Tyler students clinch prizes for design work

At Tyler School of Art’s Interact 7.0 event, four students received prizes for their work in Web site design, graphic design and animation.

7.0 winners left to right: Brian Cassidy (Junior, animation), Matylda Biedron (Junior, Web site), Megs Fulton (Senior, Web site), Tom LeBeau (Senior, animation) (Sergei Blair/TTN)

Four students from Tyler School of Art received prizes April 22 for best work in interactive graphic design at the Interact 7.0, an annual event hosted by the Tyler’s Graphic and Interactive Design department.

The five-judge panel consisted of members from various graphic design organizations from around the nation who reviewed all 65 student entries and in the end presented the best 24 final presentations.

Roughly 100 students, parents and faculty members had a chance to see the work done by students that included websites and short digital animations.

“With each year the work just gets better and better because students are getting more technically savvy,” said event organizer and associate professor in graphic interactive design Dermot MacCormack.

MacCormack said this year’s event turned out to be more successful from all others in the past because of the amount of work entered into competition and it was also the first time the event incorporated a section on motion graphics and animation.

The students who won prizes in four separate categories were: junior Web site, Matylda Biedron, senior Web site, Megs Fulton, junior animation, Brian Cassidy and senior animation, Tom LeBeau.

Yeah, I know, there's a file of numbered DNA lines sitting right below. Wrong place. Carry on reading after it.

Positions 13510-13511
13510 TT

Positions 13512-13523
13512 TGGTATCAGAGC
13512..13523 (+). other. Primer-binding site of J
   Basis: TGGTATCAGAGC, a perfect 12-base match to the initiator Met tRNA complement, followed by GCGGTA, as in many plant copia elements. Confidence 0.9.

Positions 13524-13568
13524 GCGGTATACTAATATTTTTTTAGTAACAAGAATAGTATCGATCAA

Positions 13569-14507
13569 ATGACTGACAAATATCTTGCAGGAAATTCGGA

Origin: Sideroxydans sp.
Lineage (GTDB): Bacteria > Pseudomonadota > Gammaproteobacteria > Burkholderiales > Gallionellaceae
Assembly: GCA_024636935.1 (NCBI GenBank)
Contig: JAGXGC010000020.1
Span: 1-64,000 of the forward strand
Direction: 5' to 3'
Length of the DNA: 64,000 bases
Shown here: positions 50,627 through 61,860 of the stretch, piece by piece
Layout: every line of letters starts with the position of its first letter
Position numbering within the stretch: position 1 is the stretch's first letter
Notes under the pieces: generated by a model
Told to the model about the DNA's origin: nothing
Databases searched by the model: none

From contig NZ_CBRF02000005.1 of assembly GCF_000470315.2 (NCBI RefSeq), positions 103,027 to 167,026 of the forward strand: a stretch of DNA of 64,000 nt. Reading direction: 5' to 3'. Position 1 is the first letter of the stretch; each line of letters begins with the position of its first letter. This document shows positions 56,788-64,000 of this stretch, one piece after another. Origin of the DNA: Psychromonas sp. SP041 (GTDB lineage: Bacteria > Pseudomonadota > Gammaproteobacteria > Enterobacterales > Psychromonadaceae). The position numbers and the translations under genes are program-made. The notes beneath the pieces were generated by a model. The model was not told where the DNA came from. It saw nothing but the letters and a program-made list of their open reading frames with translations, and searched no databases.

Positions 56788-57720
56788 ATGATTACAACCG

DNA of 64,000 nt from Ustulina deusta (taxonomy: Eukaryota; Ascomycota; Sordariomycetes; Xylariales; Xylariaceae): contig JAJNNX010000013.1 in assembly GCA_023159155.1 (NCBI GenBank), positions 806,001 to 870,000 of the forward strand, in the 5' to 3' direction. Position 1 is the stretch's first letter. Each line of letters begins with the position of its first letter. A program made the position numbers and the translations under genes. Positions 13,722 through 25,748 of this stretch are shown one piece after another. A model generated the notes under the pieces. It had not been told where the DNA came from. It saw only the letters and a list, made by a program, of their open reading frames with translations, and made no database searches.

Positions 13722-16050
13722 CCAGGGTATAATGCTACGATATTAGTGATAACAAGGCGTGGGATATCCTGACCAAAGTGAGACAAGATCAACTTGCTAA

Each winner received free tuition (books included) for a creative design workshop where they will be taught to expand their skills and further develop the knowledge of graphic design software.

The prizes were distributed by Joseph Rinaldi, an agency recruiter for Aquent, an international talent placement company dedicated to seeking out best artists and spotlighting their works to world-leading markets and corporations.

MacCormack said students used their skills in advance flash design, cascading style sheets and even HTML coding to create their work. All works presented were completed throughout many months and several semesters.

“Trying to keep up with technology today is impossible, so what we’re trying to do with students is training then into becoming good thinkers and students who like to learn,” MacCormack said. “I tell my students that stuff they learn today may in five years be totally different because the technology is changing so much,” he said.

MacCormack and members of the graphic design department started Interact seven years ago because the department wanted to highlight and promote the interactive program.

Originally, all the work was created by students using older technologies.

Megs Fulton, winner of this year’s senior Web site titled “Rainforest,” said she had spent more than 50 hours during this semester to complete her project. She described her site, which is geared toward younger children, as an informational and fun resource.

The site is rich in flash and CSS content also has voice-overs for different actions to take while browsing it.

“I had to bribe my two little cousins with ice cream for them to do the voice-overs” she said.

“We do instill basic fundamental design principals and I think that it shows in the work of our students,” MacCormack said. “We just use technology to make things happen.”

Sergei Blair can be reached at sergei.blair@temple.edu.

Be the first to comment

Leave a Reply

Your email address will not be published.